Elizabeth McGuire

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God The Mother is not kidnapping students

It’s been all over Twitter, Snapchat and even Canvas: God the Mother is allegedly attempting to traffic female students. As the story goes, female students have been approached in the library by people recruiting for a church group known as God the Mother. However, these students claim that the group has darker plans in mind than a simple bible study group.

Authorities say these are all unconfirmed rumors. Chief Jeffrey Baker of Campus Police assures “there is absolutely no truth to these rumors,” adding that “the two women that have been subjected to these vicious rumors are afraid to visit our campus.”

The group in question has been hit with sex trafficking accusations at various universities across the country as the rumors spread across social media and cause fear in areas where the church is trying to expand. To date, all of these accusations have been debunked by their local police departments. Officially known as the World Mission Society Church of God, their participants organize under core beliefs in the second coming of Jesus Christ and, most notably, a female representation of the Christian deity.

“Children can only have life if there is a mother,” says the church’s website, “because it is the mother who gives birth.”

While smaller than most religious groups, including two off-campus chapters in North Carolina and twelve registered members in that of UNCC, they have a complex history of both praise and ridicule. Despite having been under similar investigation in Florida, Ohio and Pennsylvania for the same assertions, they proudly hold volunteer service awards from both President Obama and Queen Elizabeth II. Earning the Queen’s Award requires a three year examination into the  organization, something God the Mother members feel should serve as proof of their legitimacy.  On campus, the mission society is planning to participate in Hurricane Florence relief efforts as a part of the overall group’s long history of disaster relief internationally.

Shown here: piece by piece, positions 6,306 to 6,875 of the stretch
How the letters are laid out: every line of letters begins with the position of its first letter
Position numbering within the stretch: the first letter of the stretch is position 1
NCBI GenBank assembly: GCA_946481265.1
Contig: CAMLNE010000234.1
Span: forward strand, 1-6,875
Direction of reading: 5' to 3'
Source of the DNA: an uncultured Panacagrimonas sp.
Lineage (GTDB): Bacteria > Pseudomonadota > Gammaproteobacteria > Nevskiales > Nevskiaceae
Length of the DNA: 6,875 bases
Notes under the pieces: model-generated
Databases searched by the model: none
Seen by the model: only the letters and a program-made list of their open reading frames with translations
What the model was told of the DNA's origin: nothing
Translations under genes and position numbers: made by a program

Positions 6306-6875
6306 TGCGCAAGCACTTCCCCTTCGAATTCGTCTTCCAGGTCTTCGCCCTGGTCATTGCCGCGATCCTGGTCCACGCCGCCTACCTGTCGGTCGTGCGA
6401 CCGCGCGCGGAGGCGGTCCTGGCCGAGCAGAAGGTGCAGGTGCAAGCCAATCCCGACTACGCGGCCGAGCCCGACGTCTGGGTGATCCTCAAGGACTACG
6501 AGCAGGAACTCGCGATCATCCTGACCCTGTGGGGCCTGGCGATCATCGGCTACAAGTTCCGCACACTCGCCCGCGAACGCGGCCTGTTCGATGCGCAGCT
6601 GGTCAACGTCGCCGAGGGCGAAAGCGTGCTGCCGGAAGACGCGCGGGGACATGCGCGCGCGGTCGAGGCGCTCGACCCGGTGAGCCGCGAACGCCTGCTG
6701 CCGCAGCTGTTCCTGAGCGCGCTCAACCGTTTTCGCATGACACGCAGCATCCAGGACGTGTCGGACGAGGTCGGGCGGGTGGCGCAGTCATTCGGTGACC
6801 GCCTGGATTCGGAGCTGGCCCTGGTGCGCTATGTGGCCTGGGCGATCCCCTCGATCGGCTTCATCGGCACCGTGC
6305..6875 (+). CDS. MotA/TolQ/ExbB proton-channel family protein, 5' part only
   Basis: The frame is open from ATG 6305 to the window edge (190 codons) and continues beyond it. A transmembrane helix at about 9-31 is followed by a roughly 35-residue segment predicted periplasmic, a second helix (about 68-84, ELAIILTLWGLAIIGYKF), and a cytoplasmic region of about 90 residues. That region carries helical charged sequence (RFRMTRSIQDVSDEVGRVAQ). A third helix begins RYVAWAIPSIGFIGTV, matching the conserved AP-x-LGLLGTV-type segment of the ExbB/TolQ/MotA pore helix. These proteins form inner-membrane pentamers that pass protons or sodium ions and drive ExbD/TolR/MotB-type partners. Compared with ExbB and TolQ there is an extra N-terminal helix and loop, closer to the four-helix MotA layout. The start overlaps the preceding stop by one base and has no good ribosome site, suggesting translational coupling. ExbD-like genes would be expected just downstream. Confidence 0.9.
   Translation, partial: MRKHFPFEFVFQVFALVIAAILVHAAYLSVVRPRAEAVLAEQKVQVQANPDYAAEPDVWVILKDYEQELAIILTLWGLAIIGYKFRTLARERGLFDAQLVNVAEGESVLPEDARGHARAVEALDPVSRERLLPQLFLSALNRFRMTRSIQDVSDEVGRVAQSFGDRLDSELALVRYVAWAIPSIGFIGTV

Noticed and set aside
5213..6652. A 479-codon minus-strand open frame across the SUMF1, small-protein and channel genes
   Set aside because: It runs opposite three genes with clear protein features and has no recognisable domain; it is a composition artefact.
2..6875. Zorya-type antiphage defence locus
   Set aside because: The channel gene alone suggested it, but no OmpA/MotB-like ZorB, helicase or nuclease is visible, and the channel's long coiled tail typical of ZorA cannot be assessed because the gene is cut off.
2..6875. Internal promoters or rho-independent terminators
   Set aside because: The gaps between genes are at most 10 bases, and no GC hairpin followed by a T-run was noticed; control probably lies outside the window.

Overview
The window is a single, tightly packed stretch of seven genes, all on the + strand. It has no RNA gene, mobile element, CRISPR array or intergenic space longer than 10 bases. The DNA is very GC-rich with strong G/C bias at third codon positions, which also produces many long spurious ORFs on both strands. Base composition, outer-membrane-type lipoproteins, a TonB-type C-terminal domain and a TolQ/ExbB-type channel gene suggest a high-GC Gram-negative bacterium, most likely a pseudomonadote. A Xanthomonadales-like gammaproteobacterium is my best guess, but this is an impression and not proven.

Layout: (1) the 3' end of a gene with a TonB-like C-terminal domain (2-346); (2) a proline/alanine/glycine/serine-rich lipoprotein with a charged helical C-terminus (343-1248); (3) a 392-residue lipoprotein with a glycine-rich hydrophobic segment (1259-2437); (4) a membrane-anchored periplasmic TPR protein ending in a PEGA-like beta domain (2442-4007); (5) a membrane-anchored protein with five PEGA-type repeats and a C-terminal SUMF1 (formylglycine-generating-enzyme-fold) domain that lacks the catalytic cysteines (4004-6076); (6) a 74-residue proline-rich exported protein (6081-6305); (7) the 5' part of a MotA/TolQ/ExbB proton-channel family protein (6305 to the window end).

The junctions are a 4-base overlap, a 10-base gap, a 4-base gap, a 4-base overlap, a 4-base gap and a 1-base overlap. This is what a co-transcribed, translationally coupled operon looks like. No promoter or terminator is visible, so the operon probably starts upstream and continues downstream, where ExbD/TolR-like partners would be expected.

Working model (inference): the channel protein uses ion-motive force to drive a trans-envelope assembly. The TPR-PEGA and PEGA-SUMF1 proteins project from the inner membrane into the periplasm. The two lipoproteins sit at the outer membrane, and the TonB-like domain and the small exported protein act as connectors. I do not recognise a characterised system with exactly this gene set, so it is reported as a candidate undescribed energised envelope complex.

“I’m not exactly sure where they might have misinterpreted our actions or behaviors,” said Christopher Lopez, a senior exercise science major and president of the Campus Mission of UNC Charlotte. Addressing how their recruitment actions may have led to suspicion, he expressed that they “try to be as polite as possible” in their expansion efforts.

Representatives of the church on campus were first aware of the situation two weeks ago after seeing a post to the only_49ers Snapchat, prompting questions about the group’s involvement in “the kidnapping.” They are now seeking formal apology from the individual who posted the Snapchat story, which is believed to be the origin of the rumors on our campus.

However, Lopez remains optimistic about the situation, describing their experience as “suffering the same things that Christ did two thousand years ago.”

While this situation was very much ado about nothing, there is no denying the importance of reporting suspicious activity on campus. Chief Baker advises that “Any individual with information related to crime should call the UNC Charlotte Police Department.”